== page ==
One of the biggest complaints about LinkedIn in recent times has been the gradual 'Facebook-ification' of the LinkedIn feed.
You've no doubt noticed this yourself - more and more people are posting less professional content on LinkedIn, like updates about their personal lives, political debate, photos of their holidays, etc. Some believe this is fine, that people should be able to post whatever they want - it is, after all, a 'social' network, where people go to interact. But others feel that LinkedIn should remain true to its core vision of connecting professionals, and therefore, users should keep the conversations on the platform more professionally-aligned.
But however you personally feel about this shift, you can actually control your own LinkedIn experience - something that LinkedIn has sought to provide clarity on by highlighting their latest features to help you improve and align your LinkedIn news feed to your individual preferences.
As explained by Jeff Birkeland, the Director of Product at LinkedIn:
"Ultimately, you control your LinkedIn Feed. Our goal is to continue to add and improve on tools that empower you to tell us what you want to see. That's why we've rolled out a number of features to give you more power to control the content in your feed."
Here's how to do it.
1. "Improve my Feed"
Back in October, LinkedIn added a new feature to their mobile app called 'Improve my feed', which provides an easy option for users to quickly update their preferences to better attune the content displayed to them.
As you can see in the below sequence, with 'Improve my feed', you can select relevant industry leaders, publications and companies to follow which better align with your personal preferences.
The addition wasn't highly publicized at the time, but LinkedIn's working to raise awareness of the update, a new way to better align and improve your feed which will also help LinkedIn's systems develop a better understanding of your personal preferences.
Worth noting too that 'Improve my feed' is currently only available on mobile, but any changes you make in the app will also be reflected in your desktop experience.
2. Hide posts
When it comes to those more personally annoying updates, however, you need to take a different course of action.
The easiest way to eliminate such content from your view is to simply hide the offending post - LinkedIn outlines exactly how to do this on the platform in this video:
It's a little surprising that LinkedIn felt the need to post a video on how to do this, but they don't do so for no reason, there must have been enough user confusion to justify them clarifying the process.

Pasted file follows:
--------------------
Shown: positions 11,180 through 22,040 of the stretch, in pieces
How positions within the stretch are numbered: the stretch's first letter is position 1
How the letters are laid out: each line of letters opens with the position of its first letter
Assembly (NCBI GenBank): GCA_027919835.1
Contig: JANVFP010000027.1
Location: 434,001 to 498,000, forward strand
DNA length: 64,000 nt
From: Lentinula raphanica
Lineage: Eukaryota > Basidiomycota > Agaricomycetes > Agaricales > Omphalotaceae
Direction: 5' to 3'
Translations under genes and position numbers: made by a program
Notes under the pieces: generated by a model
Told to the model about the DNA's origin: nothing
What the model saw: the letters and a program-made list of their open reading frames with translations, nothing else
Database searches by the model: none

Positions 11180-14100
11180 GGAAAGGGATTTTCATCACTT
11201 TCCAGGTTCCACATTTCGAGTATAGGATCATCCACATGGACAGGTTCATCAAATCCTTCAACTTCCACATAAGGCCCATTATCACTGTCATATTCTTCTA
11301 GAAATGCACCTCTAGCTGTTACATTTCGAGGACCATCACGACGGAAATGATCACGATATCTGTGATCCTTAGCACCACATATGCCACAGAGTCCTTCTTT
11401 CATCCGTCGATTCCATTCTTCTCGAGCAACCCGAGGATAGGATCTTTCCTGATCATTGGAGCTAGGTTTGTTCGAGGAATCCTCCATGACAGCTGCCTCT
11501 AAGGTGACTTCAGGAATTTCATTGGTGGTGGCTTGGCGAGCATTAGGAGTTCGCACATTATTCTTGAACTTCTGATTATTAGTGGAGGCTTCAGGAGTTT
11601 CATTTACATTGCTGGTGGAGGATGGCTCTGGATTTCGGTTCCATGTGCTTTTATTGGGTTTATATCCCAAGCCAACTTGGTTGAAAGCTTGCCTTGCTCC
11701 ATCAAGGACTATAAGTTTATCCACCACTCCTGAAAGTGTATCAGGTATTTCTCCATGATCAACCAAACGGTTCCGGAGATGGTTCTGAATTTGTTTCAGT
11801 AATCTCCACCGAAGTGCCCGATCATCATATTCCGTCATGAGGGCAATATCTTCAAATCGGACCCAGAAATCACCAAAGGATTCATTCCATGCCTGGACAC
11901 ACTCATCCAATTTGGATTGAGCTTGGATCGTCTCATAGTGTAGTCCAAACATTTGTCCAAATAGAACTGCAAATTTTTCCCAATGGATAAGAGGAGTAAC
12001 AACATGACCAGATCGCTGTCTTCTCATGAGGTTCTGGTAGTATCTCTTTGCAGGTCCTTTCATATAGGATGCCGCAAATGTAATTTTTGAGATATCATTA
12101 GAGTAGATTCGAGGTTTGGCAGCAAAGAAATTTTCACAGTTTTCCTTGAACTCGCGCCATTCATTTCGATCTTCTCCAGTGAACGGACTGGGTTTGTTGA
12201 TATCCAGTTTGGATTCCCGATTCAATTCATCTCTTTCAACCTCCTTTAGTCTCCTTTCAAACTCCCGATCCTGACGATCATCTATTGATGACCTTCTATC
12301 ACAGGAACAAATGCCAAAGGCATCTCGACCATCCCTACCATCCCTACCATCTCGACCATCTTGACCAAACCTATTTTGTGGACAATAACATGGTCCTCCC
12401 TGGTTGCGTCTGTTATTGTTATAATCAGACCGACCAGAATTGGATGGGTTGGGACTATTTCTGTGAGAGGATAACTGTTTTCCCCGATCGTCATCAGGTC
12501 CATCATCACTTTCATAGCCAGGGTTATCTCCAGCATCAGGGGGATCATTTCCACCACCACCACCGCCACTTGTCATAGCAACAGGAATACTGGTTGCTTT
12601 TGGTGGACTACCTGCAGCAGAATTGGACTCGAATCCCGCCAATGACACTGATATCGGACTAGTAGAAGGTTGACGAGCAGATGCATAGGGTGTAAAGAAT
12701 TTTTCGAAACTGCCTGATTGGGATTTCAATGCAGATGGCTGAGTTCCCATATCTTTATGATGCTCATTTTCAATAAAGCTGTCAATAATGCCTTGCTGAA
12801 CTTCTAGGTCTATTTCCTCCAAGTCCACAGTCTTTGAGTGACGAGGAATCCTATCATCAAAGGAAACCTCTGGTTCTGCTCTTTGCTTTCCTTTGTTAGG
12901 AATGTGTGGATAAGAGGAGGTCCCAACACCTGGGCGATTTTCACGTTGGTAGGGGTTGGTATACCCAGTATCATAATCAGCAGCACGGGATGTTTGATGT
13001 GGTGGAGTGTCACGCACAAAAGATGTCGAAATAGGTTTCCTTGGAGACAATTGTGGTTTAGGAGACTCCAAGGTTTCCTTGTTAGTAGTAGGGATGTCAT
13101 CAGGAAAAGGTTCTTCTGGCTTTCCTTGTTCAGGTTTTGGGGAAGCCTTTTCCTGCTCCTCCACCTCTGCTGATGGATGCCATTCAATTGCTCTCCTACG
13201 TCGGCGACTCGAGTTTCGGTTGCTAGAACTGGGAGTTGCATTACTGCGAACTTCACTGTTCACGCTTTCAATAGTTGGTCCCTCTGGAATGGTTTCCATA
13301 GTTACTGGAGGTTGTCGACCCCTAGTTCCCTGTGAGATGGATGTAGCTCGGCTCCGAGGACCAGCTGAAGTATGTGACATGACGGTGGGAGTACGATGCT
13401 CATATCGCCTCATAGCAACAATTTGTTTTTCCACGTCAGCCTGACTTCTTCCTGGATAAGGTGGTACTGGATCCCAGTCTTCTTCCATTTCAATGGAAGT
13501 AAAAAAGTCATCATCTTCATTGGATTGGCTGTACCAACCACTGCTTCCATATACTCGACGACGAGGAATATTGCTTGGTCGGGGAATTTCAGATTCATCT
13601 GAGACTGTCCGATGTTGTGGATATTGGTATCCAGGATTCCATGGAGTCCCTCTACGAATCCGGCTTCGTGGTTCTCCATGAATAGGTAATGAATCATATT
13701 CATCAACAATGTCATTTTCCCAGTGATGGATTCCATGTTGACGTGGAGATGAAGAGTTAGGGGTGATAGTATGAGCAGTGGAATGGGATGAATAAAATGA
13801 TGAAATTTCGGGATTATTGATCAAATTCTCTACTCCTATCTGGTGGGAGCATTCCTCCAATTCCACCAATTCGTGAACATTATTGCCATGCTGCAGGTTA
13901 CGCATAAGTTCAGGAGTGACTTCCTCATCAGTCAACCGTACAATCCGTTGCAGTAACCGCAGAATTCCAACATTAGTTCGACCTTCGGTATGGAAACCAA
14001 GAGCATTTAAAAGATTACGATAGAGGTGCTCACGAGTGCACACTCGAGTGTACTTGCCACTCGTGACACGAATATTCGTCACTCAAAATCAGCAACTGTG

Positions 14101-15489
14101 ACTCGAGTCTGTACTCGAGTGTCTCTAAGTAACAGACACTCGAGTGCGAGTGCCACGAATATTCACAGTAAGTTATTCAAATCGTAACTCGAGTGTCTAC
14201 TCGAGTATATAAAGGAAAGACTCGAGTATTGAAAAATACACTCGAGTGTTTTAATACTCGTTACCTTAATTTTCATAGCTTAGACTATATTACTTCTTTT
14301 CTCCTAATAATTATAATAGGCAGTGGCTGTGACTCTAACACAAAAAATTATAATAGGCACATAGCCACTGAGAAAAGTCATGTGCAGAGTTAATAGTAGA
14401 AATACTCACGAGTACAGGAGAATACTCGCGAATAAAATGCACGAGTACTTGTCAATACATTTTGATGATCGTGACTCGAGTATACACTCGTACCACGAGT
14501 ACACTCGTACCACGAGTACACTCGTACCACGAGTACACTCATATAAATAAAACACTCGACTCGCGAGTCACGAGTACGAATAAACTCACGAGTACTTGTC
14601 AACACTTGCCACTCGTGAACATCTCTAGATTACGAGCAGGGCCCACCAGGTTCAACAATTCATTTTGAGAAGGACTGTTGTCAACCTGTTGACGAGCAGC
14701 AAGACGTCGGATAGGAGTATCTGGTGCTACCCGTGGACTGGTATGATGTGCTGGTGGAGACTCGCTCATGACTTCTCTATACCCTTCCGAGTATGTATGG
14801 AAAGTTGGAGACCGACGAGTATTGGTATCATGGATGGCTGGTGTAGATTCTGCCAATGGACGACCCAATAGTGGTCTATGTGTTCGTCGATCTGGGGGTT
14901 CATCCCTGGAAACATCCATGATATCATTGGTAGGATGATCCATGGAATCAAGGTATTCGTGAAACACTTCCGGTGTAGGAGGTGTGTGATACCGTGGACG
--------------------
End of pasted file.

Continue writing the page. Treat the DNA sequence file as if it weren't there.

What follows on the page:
Either way, the ability to hide posts is available on every major platform and is an easy, quick-fix way to clean up your feed.
3. Unfollow people and companies
And the last point LinkedIn highlights is that users always have the ability to completely eliminate any other users' content from their feed entirely by unfollowing.
I've actually been surprised at how many people aren't aware of this - just as you can on Facebook, you can unfollow a LinkedIn connection and still remain connected to them. They won't get a notification that you unfollowed, so the impact on your relationship is minimized. You just turn them off, and they're gone - just like that.
If you want to take more drastic action, you can, of course, disconnect from any user too, but unfollow is a less confronting, more passive means of tuning them out without losing the connection.
One criticism I do have of LinkedIn in this regard is that you can't unfollow updates from people you aren't directly connected to. For example, if I go into the post options on Facebook, I can elect to unfollow the person I'm connected to (why I'm seeing the post) but I can also unfollow the original poster.
This is handy because there are some extended connections who post stuff you might not be interested in, but you don't necessarily want to unfollow your connection for the sake of their posts.
On LinkedIn, this is not an option - so there might be some person whose opinions you disagree with who you don't want to see, but you'll keep seeing their updates anytime a connection of yours comments or otherwise engages with their posts.
It's a minor gripe, but it would give users more control and enable them to avoid posts they have no interest in.
As noted, these tools are not necessarily new, but LinkedIn's trying to help users refine their feeds in order to deliver them more relevant content recommendations - which will also, in turn, help LinkedIn refine their ad targeting. LinkedIn's also, no doubt, responding to the growing noise about personal posts on the platform - the bottom line here is that you can eliminate them from your view. If you don't like what you're seeing, you can control it.
Most platforms have these controls, and LinkedIn is no different. Like He-Man, you have the power.